Rangers raise stakes in dominance of Astros

The Rangers put together the highest-scoring inning in the MLB this season in win vs. Astros.

ARLINGTON, Texas – Someday there may be an American League West rivalry between the Texas Rangers and Houston Astros.
That someday isn't now and if Monday is any proof, it doesn't appear to be in the near future either.
Texas, which has dominated the Astros during their ascension in the AL, took the beating to a new level Monday night. The Rangers scored 11 runs in the third inning, the most scored by any team in baseball this year, on their way to a 16-5 thumping of Houston.
The lopsided win ran the Texas record against Houston this year to 12-2 and the Rangers have now won 31 of their last 38 games against Houston. Two of the 12 wins this season included near no-hitters from Yu Darvish but none of the 12 included an offensive night like Monday. 
It was a normal 2-1 game until the Rangers came to bat in the bottom of the third. That's when normalcy turned to lunacy with a full moon shining over Rangers Ballpark with everything that could go right going right for the Rangers and the Astros playing like a team steamrolling to another 100-plus loss season.
The Rangers sent 15 batters to the plate and the only out Houston recorded through the first 12 batters was on Ian Kinsler's sacrifice bunt, which seemed like a smart move after the first two runners had reached. But Kinsler's bunt was followed by four-consecutive hits, a walk, a fielder's choice and a pair of Houston errors. By the time the inning ended, the Rangers had seven hits, drawn three walks and every Texas batter had scored at least once with Leonys Martin and Elvis Andrus scoring twice. It was the most runs the Rangers had scored in an inning since they scored 11 on Sept. 26, 2009 against Tampa Bay.
"It was awesome," Andrus said of the third inning. "To be able to score and then stay on the bench that long it's always nice. It was a great game all around, especially for the offense. The base running was really good today too. Every time we do that we're going to be able to score a lot of runs."
The 16 runs were a season high for Texas and it came two games after Texas had briefly set a season high in a 15-3 win over Seattle.
Those big games have come without much power. The Rangers had a four game homerless drought snapped with A.J. Pierzynski's seventh-inning homer, which capped his 4 for 5 night.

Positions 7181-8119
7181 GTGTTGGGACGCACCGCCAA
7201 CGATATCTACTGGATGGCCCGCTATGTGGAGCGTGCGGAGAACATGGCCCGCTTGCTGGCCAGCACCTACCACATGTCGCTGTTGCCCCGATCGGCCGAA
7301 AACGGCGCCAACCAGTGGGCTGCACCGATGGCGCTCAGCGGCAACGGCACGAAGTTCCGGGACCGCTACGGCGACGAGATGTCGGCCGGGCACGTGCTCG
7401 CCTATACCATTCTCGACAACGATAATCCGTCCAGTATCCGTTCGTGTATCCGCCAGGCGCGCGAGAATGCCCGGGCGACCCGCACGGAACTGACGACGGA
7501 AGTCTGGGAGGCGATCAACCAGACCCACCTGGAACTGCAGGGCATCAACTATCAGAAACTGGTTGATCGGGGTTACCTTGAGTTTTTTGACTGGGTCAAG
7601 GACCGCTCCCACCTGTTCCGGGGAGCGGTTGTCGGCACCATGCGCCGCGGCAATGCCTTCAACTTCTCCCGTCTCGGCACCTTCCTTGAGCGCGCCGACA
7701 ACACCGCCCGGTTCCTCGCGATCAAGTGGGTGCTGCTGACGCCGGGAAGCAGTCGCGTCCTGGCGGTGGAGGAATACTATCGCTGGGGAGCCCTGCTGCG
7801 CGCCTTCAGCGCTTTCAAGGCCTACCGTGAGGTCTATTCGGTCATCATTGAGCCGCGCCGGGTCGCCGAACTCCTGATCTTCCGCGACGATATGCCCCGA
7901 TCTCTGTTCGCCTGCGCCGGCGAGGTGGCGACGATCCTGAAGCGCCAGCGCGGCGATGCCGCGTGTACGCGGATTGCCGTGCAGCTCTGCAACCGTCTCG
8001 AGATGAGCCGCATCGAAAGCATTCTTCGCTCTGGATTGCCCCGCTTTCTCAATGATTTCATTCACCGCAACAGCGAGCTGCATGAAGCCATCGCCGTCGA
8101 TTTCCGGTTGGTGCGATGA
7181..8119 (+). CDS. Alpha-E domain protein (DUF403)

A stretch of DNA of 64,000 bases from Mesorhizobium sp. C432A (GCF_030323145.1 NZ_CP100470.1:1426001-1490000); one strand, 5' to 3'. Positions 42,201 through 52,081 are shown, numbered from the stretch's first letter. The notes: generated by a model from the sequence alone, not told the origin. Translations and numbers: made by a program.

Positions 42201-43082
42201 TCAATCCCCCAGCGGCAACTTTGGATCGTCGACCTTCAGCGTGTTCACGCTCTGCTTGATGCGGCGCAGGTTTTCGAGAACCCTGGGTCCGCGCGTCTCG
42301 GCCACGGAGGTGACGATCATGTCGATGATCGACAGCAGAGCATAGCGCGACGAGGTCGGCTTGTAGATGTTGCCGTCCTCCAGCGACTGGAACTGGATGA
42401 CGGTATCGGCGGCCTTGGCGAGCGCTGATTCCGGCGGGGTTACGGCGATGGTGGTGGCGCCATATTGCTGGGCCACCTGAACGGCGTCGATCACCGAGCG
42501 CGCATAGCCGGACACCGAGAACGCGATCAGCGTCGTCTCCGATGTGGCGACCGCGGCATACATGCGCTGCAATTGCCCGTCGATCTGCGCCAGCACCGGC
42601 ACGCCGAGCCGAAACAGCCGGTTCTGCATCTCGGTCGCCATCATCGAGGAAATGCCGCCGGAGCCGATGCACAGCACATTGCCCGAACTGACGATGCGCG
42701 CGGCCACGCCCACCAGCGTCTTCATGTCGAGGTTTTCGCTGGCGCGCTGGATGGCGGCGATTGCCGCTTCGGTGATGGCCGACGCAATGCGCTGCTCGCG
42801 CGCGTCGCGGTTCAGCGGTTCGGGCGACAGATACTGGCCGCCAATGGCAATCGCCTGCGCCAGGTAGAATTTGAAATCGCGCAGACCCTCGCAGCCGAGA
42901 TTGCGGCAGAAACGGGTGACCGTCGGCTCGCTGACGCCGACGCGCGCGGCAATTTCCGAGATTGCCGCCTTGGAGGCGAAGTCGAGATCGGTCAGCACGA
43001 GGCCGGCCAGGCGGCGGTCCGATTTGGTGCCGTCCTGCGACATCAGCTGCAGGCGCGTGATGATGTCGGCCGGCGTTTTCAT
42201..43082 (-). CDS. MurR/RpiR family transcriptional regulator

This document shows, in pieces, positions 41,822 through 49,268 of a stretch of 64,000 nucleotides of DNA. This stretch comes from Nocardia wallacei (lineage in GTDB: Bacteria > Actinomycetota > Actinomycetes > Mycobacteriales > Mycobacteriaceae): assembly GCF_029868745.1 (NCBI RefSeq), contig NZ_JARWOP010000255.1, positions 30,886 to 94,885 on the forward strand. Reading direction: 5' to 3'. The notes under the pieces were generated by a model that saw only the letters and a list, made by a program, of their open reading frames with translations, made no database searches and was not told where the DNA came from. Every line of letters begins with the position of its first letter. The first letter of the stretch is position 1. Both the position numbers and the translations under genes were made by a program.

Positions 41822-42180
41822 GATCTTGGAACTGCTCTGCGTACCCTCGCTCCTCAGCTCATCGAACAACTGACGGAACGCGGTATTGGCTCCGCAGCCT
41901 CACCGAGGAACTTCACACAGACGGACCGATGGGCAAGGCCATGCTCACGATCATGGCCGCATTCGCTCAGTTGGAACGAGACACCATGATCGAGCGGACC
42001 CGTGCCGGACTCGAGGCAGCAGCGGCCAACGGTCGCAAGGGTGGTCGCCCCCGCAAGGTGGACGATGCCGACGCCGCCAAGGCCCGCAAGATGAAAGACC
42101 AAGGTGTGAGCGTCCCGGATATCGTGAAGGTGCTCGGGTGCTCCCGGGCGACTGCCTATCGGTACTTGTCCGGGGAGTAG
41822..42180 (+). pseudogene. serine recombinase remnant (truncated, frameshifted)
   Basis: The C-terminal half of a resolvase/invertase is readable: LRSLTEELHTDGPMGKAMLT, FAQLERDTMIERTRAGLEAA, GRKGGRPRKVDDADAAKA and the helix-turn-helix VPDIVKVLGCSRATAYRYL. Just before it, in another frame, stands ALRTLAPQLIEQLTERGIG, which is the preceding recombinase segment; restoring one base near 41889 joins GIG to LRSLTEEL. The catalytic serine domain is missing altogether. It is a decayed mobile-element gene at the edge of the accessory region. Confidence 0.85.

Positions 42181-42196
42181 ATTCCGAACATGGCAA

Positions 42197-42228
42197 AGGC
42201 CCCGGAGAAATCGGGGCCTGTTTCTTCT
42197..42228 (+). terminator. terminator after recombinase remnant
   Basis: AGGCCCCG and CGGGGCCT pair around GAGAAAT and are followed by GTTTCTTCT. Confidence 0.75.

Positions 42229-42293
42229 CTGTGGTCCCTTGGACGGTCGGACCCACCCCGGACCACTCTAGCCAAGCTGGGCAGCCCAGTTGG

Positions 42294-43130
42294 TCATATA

The Rangers have showed recently they don't need to wait for the homer to score runs.
"We've done a great job lately of using every last out," said David Murphy, who had an RBI grounder in the third and added a double in the fourth. "It didn't matter what type of lead we got. We're going to continue to have quality at-bats. When you get some good pitches to hit and quality at-bats, you see the type of offensive production and output you have tonight."
Monday's game included a hit by every starter but Adrian Beltre and RBI from seven players, including multiple RBI from five. While Beltre didn't have a hit, he was the first Texas player since Oscar Gamble in 1979 to draw intentional walks in his first two at-bats.
The first intentional walk was followed by a double steal by the Rangers, including a steal of home by Andrus in the first. The second was followed by a two-run single from Pierzynski in the third, which made it a 4-1 game at the time.
Houston starter Lucas Harrell was tagged for nine runs but the Rangers scored runs off the first three Houston pitchers. The only Astros pitcher to escape unscathed was infielder Jake Elmore, who made his big league catching debut after Carlos Corporan got hurt and then pitched a perfect eighth inning.
The beneficiary of the offensive outburst was Matt Garza (3-1). Garza struck out eight over 6 2/3 and allowed five runs. The five runs are the most allowed by a Texas starter since Martin Perez allowed seven on July 26 against Cleveland.
"He had two strikes on every one of those guys," Texas manager Ron Washington said. "He just couldn't put them away. He may have run out of gas there. He was battling the whole game just to try and stay focused."

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